Mentor Graphics loses latest court clash with Quickturn

Aptix Case

Dan McMillan Business Journal Staff Writer

Mentor Graphics Corp. is used to striking out when it takes on niche competitor Quickturn Design Systems in court. But, in the most recent go-around with Quickturn, the judge threw Mentor and its co-plaintiffs out of the game because key evidence was faked.

Mentor’s latest setback was notable for the severity and tone of the judge’s ruling.

Mentor, along with its wholly owned subsidiary Meta Systems and another technology company, Aptix Inc., took Quickturn to court, alleging that the San Jose company had violated a patent on technology Mentor and Meta had licensed from Aptix.

That wasn’t the decision of Judge William Alsup, United States District Court for the Northern District of California. Instead, he found that the inventor of the disputed Aptix technology had fabricated much of one engineering notebook and all of another notebook “in a premeditated and prolonged effort to deceive the defendant and this court.”

Judge Alsup then ruled that the disputed patent was unenforceable and said that “neither Aptix nor Meta may seek to enforce it either for injunctive relief or for damages.”

The fraud was an attempt by Amr Moshen, Aptix chairman and chief executive, to establish an earlier patent date for his invention. As part of that fraud, Moshen was found to have fabricated part of a 1989 engineering notebook, all of a 1988 notebook and three entries in an appointment book.

Quickturn first challenged the validity of the notebooks in 1998. As late as February of this year, Mentor, Meta and Aptix said they would rely on the 1988 notebook as evidence and would offer testimony supporting its authenticity.

The judge passed on the question of whether Meta or Mentor knew about or were in any way directly involved with the creation of the fraudulent notebook and entries saying “the court has made no findings as to whether Meta acted in bad faith in this action.”

Quickturn’s parent company’s legal counsel was quick to point out that the judge did not clear Meta or Mentor of any involvement in the fraud but simply did not make any finding regarding that matter.

A Mentor spokesperson said the company found Moshen’s behavior “pretty disturbing” and had no part in it. In fact, Mentor asked the judge to have the phony notebooks stricken from the record so that the case could be focused on the validity of the existing patent.

“I won’t say we were unaware of what he did, but we were arguing a different legal point,” said Ry Schwark, public and investor relations director at Mentor.

It was another discouraging legal loss for Mentor in its almost obsessive campaign to prove to the world that it has done no wrong in its ongoing battle with Quickturn. So far, Mentor’s battle with Quickturn has run up huge bills–more than $38 million in litigation costs and the expense of the aborted hostile takeover. The five-year-old dispute included a hostile takeover attempt of Quickturn that was called off in early 1999 when rival Cadence outbid Mentor.

Quickturn points to its string of a dozen straight victories over Mentor and characterizes the Wilsonville company as a big corporate bully. Mentor, meanwhile, says it feels the judge went too far in punishing Aptix by declaring an otherwise valid patent unenforceable. Plus, Mentor points out, it was Quickturn that first turned to the courts and continues to do so while Mentor stands ready to cooperate and cross-license disputed technology.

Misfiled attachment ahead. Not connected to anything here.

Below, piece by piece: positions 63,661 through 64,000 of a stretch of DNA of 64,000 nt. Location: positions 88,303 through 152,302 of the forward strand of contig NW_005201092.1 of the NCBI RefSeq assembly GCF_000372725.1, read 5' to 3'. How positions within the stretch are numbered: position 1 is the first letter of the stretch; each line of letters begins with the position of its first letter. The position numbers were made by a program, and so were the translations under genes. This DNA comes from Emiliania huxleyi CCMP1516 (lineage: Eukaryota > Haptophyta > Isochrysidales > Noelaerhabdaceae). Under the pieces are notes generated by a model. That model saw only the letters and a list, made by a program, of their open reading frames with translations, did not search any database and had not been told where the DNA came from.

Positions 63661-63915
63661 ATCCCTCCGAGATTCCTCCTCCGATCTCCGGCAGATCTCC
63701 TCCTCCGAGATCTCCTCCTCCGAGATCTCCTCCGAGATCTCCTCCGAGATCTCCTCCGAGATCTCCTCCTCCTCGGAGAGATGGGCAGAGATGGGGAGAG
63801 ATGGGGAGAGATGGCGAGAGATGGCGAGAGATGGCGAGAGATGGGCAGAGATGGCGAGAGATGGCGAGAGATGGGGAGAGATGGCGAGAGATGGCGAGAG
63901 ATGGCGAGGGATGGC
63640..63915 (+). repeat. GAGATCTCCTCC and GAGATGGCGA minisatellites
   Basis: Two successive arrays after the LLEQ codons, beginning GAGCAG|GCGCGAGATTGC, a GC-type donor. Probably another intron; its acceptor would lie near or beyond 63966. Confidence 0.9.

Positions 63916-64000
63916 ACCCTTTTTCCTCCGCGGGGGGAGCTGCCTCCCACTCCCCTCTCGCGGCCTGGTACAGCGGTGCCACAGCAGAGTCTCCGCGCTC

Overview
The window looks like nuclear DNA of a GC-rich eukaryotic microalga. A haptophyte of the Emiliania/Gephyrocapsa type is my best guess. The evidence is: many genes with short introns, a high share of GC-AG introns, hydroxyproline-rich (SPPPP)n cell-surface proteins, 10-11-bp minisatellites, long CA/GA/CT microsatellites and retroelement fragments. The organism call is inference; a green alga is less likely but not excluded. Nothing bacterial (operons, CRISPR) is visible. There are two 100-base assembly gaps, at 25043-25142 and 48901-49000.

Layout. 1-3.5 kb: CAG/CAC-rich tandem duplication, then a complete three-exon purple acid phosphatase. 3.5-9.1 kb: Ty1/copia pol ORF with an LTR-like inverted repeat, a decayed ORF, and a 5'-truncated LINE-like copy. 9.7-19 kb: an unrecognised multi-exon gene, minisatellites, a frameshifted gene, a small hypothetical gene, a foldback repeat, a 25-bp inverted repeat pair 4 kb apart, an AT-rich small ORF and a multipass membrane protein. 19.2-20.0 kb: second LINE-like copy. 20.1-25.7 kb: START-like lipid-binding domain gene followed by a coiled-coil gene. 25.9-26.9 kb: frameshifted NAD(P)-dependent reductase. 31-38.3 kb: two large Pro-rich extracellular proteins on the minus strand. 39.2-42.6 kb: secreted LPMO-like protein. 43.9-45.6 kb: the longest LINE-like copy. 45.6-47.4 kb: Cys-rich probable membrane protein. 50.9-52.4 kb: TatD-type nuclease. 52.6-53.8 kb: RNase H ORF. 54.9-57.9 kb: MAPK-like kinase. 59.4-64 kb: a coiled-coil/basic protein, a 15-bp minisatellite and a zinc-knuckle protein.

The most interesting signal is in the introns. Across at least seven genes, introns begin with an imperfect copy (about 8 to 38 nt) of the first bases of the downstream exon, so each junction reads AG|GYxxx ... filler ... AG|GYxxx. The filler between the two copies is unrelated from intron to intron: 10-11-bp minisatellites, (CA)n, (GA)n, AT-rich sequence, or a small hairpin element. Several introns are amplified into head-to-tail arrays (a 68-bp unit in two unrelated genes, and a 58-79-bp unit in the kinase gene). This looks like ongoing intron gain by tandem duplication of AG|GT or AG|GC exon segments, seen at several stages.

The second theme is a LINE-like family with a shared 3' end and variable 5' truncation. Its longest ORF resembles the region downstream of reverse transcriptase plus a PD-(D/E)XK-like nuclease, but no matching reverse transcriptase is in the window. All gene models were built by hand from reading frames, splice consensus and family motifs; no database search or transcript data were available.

Court documents in the latest case clearly show that Mentor was betting heavily that it had found a way to break its string of courtroom losses to Quickturn. The two companies have kept the courts busy over the past few years arguing over technology for emulator products. Emulators allow designers to accurately test complicated integrated circuit designs.

The latest round began when Mentor and Meta licensed some patented emulator technology from Aptix, which gave Meta the right to sue to enforce the patent. According to court documents, however, it was Mentor that made the key decisions.

The local company negotiated the license agreement with Aptix and then paid Aptix $1 million up front. Mentor then agreed to front all legal expenses for prosecuting the infringement suit against Quickturn and agreed to share in any recovery. But, Mentor also agreed to cover all litigation expenses beyond its recovery.

In addition, Aptix and Mentor negotiated a financing agreement and marketing agreement that called for Mentor to loan Aptix $3 million. Then, on February 26, 1998, Aptix and Meta, the Mentor subsidiary, sued Quickturn, which in turn counter-sued and added Mentor as a co-defendant.

Quickturn is crowing that it’s won 12 consecutive decisions against Mentor, but the San Jose company also said it’s tired of devoting too much of its energy and money to what it views as Mentor’s vindictive attacks.

“This is a concerted campaign of harassment against Quickturn,” said Chris Tice, Quickturn corporate vice president and general manager. “You wonder why.”

In this case, Mentor has acted as a “mercenary” and Aptix as an “arms merchant” for the purpose of tying up Quickturn in court, said Smith McKeithem, senior vice president and general counsel at Cadence.

“The only reason they [Mentor] gave them the money was to buy a weapon to fire at Quickturn,” McKeithem said.

Mentor’s main concern is that the judge ruled that a valid patent was unenforceable, Schwark said.

“It’s a really hard situation because fundamentally we believe the underlying patent is valid,” Schwark said. The original, real notebooks bear out that conclusion, he said.

The company is evaluating its options, including a possible appeal, he said.

Mentor also is looking at what recourse it has against Aptix and its CEO, Schwark said.

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Aptix Case